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TransCanada doesn't have to pay landowner attorneys
Court Issues | 2018/03/11 04:14
The developer of the Keystone XL pipeline doesn't have to reimburse attorneys who defended Nebraska landowners against the company's efforts to gain access to their land, the state Supreme Court ruled Friday.

The high court's ruling resolves a dispute that was triggered when TransCanada Inc. filed eminent domain lawsuits against 71 Nebraska landowners in 2015, only to drop them later amid uncertainty over whether the process it used was constitutional.

"We conclude that none of the landowners established that they were entitled to attorney fees," Chief Justice Michael Heavican wrote in the opinion.

Omaha attorney Dave Domina argued that TransCanada owes his clients about $350,000 to cover their attorney fees. Domina said the landowners clearly asked for representation in the eminent domain cases, and TransCanada should pay their attorney fees because the company effectively lost those cases.

A TransCanada attorney, James Powers, argued that the landowners failed to prove that they actually paid or were legally indebted to Domina or his law partner, Brian Jorde.

"We're pleased the Nebraska Supreme Court agreed with our legal position," Powers said Friday. Domina said he respected the decision but was disappointed for his clients.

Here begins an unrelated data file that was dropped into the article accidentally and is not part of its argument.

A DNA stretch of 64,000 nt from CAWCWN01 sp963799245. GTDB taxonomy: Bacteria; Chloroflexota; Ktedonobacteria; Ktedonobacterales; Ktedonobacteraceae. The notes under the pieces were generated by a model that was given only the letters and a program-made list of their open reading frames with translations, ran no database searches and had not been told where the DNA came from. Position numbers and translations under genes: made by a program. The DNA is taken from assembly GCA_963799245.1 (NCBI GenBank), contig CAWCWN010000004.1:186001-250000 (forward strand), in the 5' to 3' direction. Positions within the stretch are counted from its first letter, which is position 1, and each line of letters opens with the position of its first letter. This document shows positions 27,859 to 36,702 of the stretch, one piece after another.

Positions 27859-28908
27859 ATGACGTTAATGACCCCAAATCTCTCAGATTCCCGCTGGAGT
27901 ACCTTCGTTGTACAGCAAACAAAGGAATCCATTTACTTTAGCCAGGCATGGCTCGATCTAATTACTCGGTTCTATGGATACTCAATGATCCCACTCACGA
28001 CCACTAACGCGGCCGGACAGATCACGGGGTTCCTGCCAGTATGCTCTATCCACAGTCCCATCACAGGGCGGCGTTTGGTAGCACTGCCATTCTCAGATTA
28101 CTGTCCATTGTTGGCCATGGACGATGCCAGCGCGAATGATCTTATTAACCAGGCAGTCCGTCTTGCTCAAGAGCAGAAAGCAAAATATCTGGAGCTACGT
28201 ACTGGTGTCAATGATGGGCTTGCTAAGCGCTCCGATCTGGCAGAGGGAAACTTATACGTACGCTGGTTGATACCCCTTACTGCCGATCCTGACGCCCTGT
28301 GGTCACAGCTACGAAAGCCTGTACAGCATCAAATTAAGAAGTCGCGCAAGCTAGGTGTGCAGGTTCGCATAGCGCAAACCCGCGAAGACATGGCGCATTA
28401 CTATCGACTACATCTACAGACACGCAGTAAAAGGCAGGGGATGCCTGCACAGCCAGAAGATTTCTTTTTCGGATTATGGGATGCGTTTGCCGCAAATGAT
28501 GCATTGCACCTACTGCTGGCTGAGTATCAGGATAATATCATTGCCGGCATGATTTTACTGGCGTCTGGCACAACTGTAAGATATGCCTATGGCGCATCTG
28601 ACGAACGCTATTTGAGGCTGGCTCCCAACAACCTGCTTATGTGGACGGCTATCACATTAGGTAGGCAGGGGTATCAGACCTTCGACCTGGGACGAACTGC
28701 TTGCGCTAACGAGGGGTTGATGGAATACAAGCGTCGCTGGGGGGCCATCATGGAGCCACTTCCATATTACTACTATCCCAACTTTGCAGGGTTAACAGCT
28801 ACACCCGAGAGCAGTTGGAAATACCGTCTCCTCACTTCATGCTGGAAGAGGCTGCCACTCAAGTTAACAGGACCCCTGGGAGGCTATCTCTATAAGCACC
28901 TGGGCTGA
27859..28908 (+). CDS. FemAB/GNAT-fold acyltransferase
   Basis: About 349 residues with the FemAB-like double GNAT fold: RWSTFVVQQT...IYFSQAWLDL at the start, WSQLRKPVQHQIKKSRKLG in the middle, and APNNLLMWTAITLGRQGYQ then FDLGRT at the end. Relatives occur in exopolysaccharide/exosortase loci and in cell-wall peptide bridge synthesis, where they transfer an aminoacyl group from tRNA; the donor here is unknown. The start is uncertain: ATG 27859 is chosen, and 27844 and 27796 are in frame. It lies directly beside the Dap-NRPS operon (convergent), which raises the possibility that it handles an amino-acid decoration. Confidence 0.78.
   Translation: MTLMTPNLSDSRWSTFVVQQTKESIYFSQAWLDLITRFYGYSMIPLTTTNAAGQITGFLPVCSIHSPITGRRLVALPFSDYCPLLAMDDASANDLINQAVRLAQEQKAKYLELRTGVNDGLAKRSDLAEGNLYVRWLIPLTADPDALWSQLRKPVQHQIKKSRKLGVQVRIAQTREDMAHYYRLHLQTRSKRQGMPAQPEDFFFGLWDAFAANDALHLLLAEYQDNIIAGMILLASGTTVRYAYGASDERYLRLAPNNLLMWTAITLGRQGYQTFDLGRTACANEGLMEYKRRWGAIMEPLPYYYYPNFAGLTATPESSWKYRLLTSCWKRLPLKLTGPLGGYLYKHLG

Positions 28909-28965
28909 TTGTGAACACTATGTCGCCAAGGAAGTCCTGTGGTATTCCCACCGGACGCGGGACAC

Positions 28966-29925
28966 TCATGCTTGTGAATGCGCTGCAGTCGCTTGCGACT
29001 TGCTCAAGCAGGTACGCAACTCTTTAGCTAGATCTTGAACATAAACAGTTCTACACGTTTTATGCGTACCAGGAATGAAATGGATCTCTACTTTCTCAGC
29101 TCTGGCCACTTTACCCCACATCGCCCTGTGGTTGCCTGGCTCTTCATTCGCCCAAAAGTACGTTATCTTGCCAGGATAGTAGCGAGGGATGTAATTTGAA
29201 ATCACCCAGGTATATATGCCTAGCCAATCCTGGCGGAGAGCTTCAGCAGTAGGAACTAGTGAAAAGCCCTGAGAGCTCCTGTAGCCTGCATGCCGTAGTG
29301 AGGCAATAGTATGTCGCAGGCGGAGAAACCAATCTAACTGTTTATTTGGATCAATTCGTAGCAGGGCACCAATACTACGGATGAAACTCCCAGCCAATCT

Former Trump campaign aide Nunberg at court for grand jury
Court Issues | 2018/03/11 04:13
A former Trump campaign aide appeared for hours before a federal grand jury Friday, after he defiantly insisted in a series of news interviews just days earlier that he intended to defy a subpoena in special counsel Robert Mueller's Russia investigation.

Sam Nunberg spent more than six hours inside the federal courthouse in Washington. He declined to speak with journalists on the way in or out of the building, and it was not immediately clear what testimony he offered to the grand jury or what documents he provided.

His appearance marked a turnabout from extraordinary public statements Monday when Nunberg, in multiple interviews, balked at complying with a subpoena that sought his appearance before the grand jury as well as correspondence with other campaign officials. In doing so, he became the first witness in the Mueller probe to openly threaten to defy a subpoena.